Monday, July 28, 2014

Muriels Hall of Fame, Class of 2014: Double Indemnity (1944, Billy Wilder)

"Billy Wilder and his collaborators squeezed all the elements that tend to define noir into one deadly package, just as that genre was beginning to solidify. Yet I'd go one further than identifying Double Indemnity as a prime exemplar of noir style. I'd call it the single steamiest collision of eros and thanatos ever put to film. No other movie has made sex and death into such natural (and appealing) bedmates." ~ Andreas Stoehr

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Sunday, July 27, 2014

Muriels Hall of Fame, Class of 2014: Tokyo Story (1953, Yasujiro Ozu)

"In its own absorbing, beautifully modulated way, Ozu's film acknowledges the horrors of the past and how they've been woven into the fabric of everyday life, somehow, miraculously, giving equal weight to both quiet despair and to hope, as well as for mourning on a grand and a very personal scale. In Tokyo Story, there's as much emotional impact in a lowering of a glance, or in the raising a cup of sake in the comfort of close, familiar quarters, as in the rampage of a radioactive sea monster." ~ Dennis Cozzalio

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Saturday, July 26, 2014

Muriels Hall of Fame, Class of 2014: The Seven Samurai (1954, Akira Kurosawa)

"It is an adventure film AND a character study AND epic AND intimate AND an essay on how to live a moral life in a way that makes the segregation of our current cinematic landscape look petty indeed. Like all great cinema, The Seven Samurai makes the boundaries between genre and art cinema melt away and look utterly arbitrary." ~ Bryce Wilson

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Friday, July 25, 2014

Muriels Hall of Fame, Class of 2014: The Night of the Hunter (1955, Charles Laughton)


“It's difficult to think of another director who only directed one film having as much influence on cinema as Charles Laughton, but then again Laughton always was a singular figure. The Night of the Hunter, his one and only effort behind the camera, went on to inspire generations of filmmakers." ~ Danny Bowes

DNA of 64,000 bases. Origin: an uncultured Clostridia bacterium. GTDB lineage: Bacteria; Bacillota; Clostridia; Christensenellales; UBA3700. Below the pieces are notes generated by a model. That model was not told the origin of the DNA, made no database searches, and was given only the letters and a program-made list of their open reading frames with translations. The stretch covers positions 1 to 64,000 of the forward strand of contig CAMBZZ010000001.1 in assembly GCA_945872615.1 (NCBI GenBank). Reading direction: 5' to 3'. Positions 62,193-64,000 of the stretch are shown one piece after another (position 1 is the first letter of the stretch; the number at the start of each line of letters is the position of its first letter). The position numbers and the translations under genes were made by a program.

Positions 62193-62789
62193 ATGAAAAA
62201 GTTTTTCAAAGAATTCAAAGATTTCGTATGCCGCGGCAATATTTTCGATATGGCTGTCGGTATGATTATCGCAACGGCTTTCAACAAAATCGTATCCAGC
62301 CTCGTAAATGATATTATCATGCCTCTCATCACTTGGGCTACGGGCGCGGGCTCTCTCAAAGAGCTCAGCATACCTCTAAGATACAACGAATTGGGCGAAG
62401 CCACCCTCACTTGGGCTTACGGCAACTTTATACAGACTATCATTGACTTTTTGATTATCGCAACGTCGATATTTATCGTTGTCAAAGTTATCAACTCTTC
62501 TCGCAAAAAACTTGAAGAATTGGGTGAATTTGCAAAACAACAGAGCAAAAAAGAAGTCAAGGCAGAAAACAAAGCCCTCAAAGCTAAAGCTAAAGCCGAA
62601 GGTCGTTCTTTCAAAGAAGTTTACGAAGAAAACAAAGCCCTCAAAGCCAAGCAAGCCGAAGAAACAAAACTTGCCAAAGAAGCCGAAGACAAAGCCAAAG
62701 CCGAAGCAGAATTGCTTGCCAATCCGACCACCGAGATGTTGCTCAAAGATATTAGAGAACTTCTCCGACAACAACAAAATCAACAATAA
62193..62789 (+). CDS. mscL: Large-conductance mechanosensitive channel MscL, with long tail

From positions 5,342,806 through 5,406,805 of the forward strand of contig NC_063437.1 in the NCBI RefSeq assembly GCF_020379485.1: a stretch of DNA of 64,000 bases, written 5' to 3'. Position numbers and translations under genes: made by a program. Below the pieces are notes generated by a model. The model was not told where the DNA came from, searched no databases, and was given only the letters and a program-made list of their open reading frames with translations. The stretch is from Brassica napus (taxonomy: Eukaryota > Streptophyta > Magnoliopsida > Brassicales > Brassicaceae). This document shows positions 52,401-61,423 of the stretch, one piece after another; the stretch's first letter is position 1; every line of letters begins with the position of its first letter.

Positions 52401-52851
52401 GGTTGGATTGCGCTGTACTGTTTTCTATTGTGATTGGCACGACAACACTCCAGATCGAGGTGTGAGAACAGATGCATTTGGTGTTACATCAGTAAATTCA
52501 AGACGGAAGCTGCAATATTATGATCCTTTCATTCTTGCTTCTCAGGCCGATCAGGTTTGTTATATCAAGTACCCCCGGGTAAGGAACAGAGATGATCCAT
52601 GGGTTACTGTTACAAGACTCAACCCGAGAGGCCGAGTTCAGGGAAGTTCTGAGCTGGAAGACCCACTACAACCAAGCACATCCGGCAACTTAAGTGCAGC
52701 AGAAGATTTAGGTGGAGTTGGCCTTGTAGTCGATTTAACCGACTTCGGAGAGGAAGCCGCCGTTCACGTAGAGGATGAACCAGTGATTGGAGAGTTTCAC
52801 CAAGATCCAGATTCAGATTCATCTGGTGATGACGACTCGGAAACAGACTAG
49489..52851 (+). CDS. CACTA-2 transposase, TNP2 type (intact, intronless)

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Thursday, July 24, 2014

Muriels Hall of Fame, Class of 2014: The 400 Blows (1959, Francois Truffaut)

"My 16 year old self connected profoundly to Antoine’s sense of societal injustice and adult hypocrisy. When the final freeze frame/close-up/zoom in happened I literally gasped. It felt like looking in a mirror. I, along with most people my age, felt just as lost and confused as Antoine. I realize now how lucky I was to see this as an adolescent. Though my days of relating directly to the young Antoine are long gone, I can still appreciate The 400 Blows as a masterpiece of classic French cinema." ~ Kevin Cecil

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Wednesday, July 23, 2014

Muriels Hall of Fame, Class of 2014: 8 1/2 (1963, Federico Fellini)

"Federico Fellini’s is one of those films that is so monumental and so influential that it’s hard to say anything new about it. Like Citizen Kane, it’s been so canonized that perhaps new viewers can’t help but be disappointed as they go in with the peak of expectations. For others, perhaps is like an ubiquitous classic rock song that they wish would go away to make room for others. Personally though, I find amazingly fresh each time I revisit it." ~ George Wu

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Tuesday, July 22, 2014

The Muriels Hall of Fame returns!

In case you've been wondering what Muriel's been up to since this year's awards, the answer is... quite a bit! Once again, we're proud to present the Muriels Hall of Fame, wherein our voters take time out of their summer vacations to honor some of the greatest films in cinematic history. This year's class is made up of nine films, and I believe they are all worthy of being ranked alongside last year's inaugural honorees:

Casablanca
Citizen Kane
La Jetee
Lawrence of Arabia
M
The Man With the Movie Camera
North by Northwest
The Passion of Joan of Arc
Psycho
Rear Window
Rules of the Game
Sansho the Bailiff
The Seventh Seal
Sunrise
The Third Man 
Vertigo
Yojimbo

So come back starting tomorrow evening to check out this year's inductees. Should be fun!